College Planning: Everything You Need to Know About the FAFSA

January 9, 2023

A college education is often one of the biggest purchases a person can make. Many students and families who can’t rely on income and savings alone need assistance to cover the hefty price tag, which can be as high as tens of thousands of dollars per semester. In fact, approximately 85% of college students received some form of financial aid during the 2019-2020 school year. 

This is where the Free Application for Federal Student Aid, or FAFSA, comes in. The FAFSA is a form that students need to fill out in order to receive financial aid for college. 

When you file the FAFSA, the federal government evaluates your financial situation to determine the type(s) and amount of federal aid— grants, loans, and work-study—you can receive. Your information is also shared with the colleges you’re applying to so they can review your eligibility for institutional aid. 

Submitting the FAFSA is the first step—and a crucial one—in your financial aid journey, so let’s dive into what you can expect while filling out the form.

Whose information does the FAFSA need?

This is determined by whether you’re a dependent or independent student. If you’re a dependent—which is the case for most students under the age of 24—the FAFSA needs financial information from you and your parent(s)/guardian(s). 

If you’re over the age of 24 or if there are extenuating circumstances (being a ward of the state, legally emancipated, married or having a dependent of your own, for example) you can file as an independent student. This means that only your income, and your spouse’s if applicable, will be considered when reviewing your eligibility. 

It’s also important to note that having a job or a family that’s unwilling to contribute to your education isn’t enough to make you an independent student. 

What kind of information does the FAFSA ask for? 

The FAFSA asks for your citizenship status, parents/guardians’ citizenship status, marital status, residency information, household size, and income details. For income, the FAFSA uses tax forms from two years prior; so if you’re applying for the upcoming 2023-2024 academic year, you’ll be asked to provide tax information from 2021.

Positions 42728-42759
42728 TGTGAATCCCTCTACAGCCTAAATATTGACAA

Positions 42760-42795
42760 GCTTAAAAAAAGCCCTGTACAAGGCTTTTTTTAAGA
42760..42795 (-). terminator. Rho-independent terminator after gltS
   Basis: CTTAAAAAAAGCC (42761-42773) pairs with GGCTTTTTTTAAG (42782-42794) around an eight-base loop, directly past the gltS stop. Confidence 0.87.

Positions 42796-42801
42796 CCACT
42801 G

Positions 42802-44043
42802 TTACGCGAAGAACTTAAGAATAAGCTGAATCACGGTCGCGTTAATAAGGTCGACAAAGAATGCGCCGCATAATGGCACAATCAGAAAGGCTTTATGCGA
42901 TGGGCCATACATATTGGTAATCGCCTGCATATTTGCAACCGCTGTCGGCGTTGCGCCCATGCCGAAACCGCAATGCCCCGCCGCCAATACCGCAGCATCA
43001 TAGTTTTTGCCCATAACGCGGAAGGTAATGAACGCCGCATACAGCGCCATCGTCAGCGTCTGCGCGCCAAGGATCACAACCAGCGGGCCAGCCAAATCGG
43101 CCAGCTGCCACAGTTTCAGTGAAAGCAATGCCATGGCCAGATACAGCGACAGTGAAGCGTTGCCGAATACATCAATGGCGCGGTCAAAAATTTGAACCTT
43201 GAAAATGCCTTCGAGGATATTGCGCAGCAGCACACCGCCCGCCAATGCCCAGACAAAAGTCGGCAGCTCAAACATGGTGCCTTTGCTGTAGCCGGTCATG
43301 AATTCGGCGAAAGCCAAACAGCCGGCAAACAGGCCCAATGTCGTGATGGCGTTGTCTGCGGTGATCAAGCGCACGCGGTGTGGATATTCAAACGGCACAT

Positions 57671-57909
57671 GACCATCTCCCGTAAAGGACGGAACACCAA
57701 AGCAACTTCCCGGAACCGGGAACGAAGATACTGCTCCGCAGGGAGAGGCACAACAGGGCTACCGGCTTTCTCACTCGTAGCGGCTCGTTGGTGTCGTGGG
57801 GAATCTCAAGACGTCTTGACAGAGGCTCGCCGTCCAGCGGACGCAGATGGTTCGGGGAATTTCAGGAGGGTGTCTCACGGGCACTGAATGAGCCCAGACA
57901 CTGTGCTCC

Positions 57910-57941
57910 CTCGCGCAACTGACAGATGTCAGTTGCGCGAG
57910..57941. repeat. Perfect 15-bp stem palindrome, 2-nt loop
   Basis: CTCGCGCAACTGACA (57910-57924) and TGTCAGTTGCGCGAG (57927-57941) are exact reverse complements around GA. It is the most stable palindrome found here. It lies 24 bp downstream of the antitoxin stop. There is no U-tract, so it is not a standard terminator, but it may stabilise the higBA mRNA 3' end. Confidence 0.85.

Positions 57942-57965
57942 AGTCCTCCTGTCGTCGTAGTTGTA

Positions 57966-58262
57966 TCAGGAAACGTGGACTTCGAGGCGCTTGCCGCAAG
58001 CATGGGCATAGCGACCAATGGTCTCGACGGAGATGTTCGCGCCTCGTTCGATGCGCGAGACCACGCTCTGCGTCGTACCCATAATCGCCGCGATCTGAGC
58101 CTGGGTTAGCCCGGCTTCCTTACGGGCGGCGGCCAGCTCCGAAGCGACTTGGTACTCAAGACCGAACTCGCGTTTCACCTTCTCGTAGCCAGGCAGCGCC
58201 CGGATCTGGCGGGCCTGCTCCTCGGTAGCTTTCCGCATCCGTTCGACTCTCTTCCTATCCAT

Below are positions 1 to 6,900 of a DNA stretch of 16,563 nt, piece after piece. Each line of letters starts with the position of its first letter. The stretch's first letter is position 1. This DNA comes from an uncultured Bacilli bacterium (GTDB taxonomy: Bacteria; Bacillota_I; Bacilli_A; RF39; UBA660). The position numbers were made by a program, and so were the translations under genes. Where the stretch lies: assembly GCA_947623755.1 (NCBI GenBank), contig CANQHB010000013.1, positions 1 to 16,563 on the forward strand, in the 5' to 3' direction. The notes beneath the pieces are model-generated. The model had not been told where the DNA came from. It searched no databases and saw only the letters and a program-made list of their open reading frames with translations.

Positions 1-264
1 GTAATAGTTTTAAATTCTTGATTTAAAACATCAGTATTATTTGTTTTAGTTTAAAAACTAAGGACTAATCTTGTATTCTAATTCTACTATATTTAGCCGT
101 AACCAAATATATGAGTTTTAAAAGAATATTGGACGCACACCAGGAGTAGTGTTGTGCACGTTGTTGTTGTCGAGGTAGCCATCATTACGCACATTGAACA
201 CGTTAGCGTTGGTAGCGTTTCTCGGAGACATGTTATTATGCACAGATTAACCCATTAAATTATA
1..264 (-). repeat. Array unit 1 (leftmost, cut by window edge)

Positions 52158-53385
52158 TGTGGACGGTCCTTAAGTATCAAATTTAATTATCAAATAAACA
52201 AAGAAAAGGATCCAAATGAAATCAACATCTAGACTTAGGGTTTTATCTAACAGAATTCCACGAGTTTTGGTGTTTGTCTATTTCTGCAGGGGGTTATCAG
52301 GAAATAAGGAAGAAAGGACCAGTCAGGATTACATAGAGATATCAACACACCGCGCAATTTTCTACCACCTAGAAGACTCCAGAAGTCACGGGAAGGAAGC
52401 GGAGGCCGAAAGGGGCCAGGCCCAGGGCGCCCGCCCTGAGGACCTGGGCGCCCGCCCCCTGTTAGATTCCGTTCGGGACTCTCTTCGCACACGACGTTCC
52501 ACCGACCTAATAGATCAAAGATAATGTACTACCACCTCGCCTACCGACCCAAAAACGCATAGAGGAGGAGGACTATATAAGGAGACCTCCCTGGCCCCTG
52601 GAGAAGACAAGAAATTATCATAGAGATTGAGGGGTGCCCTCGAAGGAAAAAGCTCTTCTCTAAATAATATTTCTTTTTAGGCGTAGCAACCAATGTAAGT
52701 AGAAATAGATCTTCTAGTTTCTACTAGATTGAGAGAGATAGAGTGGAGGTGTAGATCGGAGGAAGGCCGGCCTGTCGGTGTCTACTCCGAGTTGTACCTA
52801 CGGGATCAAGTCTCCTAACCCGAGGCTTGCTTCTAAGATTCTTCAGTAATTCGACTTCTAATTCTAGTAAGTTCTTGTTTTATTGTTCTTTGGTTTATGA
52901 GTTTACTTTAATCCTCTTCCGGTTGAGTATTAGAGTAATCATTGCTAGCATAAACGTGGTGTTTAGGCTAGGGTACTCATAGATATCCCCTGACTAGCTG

While filling out the form, you’ll have the option to use the “IRS Data Retrieval tool” to transfer tax information from the IRS directly into the FAFSA. This automatically answers a majority of the income questions in the application. Considering that there are 180 questions on the FAFSA, this can save you a lot of time!

Lastly, the FAFSA asks you to add the colleges you’re applying to so they can also receive your information. Once the schools get your details, they’ll put together your financial aid package. (By the way, you can still add colleges after you submit your FAFSA; you’re only required to list at least one college while completing the form.)

How do I complete the FAFSA? 

To start, you and your parent/guardian need to create FSA IDs. (If your parent has a federal student loan or received federal financial aid when attending school, they may already have one.) 

We recommend using a personal email address that you’ll always have access to for your FSA ID, rather than a school-affiliated email, when creating your account. Since the FAFSA needs to be refiled every school year and your account includes federal student loan information, using a personal email helps ensure you can easily access everything. 

While the FAFSA window runs from October 1st through June of the following year, you should apply as early as possible. Many institutional and state programs have internal deadlines for financial aid forms so waiting too long could impact your eligibility. Completing the FAFSA early puts you in a position to be considered for a variety of programs, and it gives you more time to compare the different financial aid packages schools offer—which will be detailed in your award letter—before ultimately deciding where to enroll.

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